Joe Biden Is No Jimmy Carter
"The worst president since Jimmy Carter."
You see a lot of that sort of thing if you regularly read conservative commentary, as I do. But as a conservative writer, I think it's unfair to the 39th president. I think it's time to say some good words for Carter. And if some of his accomplishments provide stark contrasts with his only-18-years-younger successor President Joe Biden, well, draw your own conclusions.
I start off by noting that Carter came to the presidency with almost no relevant experience. For the voters of the mid-1970s, that was a feature, not a bug.
Two of the most experienced men to become president -- Lyndon Johnson, with a quarter-century in Congress, and Richard Nixon, a nationally prominent politician for 21 years -- had, in voters' opinions, forfeited their trust in Vietnam and Watergate.
Their successor, Gerald Ford, with his own 25 years in Congress, nearly lost the Republican nomination to Ronald Reagan -- an eight-year governor of California who glided over his years of reading and writing about national policy. He then lost the presidency to a former one-term governor of Georgia who stumped for Democratic candidates in what turned out to be the very Democratic off year of 1974.
What Carter brought to the White House was a willingness to adjust to events and change his views. A product of segregationist southern Georgia, he installed a portrait of Martin Luther King in the Georgia Capitol, leaving segregation behind and endorsing the civil rights revolution.
As a presidential candidate, he took on George Wallace, who was previously unbeatable in the South, and beat him 34% to 31% in Florida. There's a lesson there perhaps for Republicans who would like to be president but are hesitating to take on Donald Trump.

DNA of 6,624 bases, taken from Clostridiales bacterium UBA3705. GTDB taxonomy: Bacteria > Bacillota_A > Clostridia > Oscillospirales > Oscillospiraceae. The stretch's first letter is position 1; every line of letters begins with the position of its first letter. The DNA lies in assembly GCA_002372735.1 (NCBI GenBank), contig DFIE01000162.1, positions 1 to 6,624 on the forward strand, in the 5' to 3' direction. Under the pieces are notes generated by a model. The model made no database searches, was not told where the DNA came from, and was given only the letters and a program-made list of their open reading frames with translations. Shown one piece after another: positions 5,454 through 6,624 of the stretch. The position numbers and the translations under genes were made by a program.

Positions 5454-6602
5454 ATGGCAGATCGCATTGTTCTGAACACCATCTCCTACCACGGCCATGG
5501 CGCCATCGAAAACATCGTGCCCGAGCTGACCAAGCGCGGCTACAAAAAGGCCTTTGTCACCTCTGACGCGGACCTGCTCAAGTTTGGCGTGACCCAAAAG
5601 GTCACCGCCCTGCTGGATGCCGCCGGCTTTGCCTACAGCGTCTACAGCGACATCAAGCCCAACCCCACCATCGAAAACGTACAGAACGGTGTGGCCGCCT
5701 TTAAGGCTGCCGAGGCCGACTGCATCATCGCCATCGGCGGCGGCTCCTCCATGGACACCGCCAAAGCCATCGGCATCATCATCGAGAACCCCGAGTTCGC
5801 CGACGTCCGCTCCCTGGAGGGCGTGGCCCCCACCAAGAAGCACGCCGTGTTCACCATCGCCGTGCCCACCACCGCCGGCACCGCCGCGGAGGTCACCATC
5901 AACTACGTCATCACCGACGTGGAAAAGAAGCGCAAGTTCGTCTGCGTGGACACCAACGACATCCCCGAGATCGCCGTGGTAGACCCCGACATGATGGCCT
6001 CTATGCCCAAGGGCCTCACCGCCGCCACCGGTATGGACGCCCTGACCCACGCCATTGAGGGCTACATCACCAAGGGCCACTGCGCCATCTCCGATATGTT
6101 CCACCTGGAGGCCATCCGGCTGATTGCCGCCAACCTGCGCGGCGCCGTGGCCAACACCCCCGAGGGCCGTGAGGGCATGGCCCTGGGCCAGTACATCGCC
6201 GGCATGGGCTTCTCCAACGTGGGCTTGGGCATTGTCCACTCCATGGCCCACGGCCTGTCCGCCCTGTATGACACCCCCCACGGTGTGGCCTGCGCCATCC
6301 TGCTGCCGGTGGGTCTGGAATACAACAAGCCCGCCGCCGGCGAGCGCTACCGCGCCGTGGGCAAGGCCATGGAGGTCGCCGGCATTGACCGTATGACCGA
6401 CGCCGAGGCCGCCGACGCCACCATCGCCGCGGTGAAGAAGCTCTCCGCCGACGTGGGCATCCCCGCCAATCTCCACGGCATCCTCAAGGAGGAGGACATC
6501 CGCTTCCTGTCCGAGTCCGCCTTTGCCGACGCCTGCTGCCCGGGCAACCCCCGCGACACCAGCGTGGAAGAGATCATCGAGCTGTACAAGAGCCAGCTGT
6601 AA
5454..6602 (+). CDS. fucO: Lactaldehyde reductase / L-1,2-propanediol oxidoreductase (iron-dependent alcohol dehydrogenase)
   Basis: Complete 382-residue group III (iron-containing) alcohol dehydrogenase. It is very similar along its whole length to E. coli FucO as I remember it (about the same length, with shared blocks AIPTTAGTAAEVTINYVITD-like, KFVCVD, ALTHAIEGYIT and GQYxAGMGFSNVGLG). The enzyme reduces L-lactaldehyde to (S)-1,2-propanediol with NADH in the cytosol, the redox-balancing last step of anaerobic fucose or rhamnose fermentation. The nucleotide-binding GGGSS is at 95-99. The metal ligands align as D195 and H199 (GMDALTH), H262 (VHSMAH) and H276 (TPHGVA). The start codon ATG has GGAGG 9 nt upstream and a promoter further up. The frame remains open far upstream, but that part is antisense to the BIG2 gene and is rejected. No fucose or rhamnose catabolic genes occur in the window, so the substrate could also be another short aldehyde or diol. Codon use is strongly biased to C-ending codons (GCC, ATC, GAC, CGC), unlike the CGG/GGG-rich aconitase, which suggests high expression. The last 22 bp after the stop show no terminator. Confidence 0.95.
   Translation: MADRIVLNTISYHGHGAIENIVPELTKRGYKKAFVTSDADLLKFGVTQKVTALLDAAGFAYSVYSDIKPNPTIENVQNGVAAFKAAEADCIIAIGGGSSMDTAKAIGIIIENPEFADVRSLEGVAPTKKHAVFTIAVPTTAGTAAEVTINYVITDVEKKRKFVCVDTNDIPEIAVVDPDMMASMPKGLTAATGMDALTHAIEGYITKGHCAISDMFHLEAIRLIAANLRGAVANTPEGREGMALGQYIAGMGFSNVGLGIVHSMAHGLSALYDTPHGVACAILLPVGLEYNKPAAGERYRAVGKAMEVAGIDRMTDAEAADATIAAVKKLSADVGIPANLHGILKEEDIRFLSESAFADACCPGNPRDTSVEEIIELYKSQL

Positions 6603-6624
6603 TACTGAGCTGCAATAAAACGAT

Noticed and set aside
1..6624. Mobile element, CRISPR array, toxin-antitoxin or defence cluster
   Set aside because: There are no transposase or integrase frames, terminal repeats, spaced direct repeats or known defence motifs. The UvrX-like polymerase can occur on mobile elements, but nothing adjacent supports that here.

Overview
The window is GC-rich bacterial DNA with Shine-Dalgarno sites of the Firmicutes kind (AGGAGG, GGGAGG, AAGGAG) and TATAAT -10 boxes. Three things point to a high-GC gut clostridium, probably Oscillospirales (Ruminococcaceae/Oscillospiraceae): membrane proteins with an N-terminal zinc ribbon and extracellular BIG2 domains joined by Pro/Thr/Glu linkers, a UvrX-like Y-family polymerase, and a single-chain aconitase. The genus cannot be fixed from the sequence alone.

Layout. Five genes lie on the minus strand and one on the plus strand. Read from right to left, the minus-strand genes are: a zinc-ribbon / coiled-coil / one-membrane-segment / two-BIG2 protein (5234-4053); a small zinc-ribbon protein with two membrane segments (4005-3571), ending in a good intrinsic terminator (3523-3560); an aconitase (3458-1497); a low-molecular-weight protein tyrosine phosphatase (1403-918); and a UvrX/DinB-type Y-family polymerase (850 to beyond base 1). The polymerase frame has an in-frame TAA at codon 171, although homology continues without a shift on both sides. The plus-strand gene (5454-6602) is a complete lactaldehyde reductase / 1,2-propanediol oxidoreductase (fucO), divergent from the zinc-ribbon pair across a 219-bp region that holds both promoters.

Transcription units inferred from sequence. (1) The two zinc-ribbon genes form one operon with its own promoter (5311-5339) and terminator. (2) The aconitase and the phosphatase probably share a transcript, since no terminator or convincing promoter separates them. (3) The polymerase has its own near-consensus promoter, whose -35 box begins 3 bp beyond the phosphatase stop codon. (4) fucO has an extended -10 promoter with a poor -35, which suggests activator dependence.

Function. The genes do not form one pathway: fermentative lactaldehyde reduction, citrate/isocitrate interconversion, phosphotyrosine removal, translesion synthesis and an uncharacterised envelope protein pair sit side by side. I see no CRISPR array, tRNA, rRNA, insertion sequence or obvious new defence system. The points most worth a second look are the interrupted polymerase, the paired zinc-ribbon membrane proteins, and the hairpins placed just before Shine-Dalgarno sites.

On domestic policy, unlike Biden, who already had four years' Senate seniority when he took the oath of office, Carter refused to endorse his party's leftmost positions. He signed the tax bill that included former Wisconsin Republican Rep. William Steiger's cut in the capital gains tax from 49% to 25% -- a growth stimulator in the decades ahead.
Just as important, he supported deregulation, with some considerable support from Ralph Nader and Ted Kennedy. Carter appointee Alfred Kahn pushed through airline deregulation, which transformed flying from luxury transportation to a way for the masses to vacation and stay in touch with far-flung family and friends.
Carter supported the Staggers Act, passed by a solidly Democratic Congress in 1980, which deregulated railroad rates. He backed trucking deregulation as well. Most Americans today don't realize it, but Carter-era deregulations squeezed enormous costs from the prices of goods of just about every kind. It's the main reason prices for private sector products such as food and clothing have fallen in real terms over the last 40 years, while prices for public sector-affected things such as health care and higher education have soared.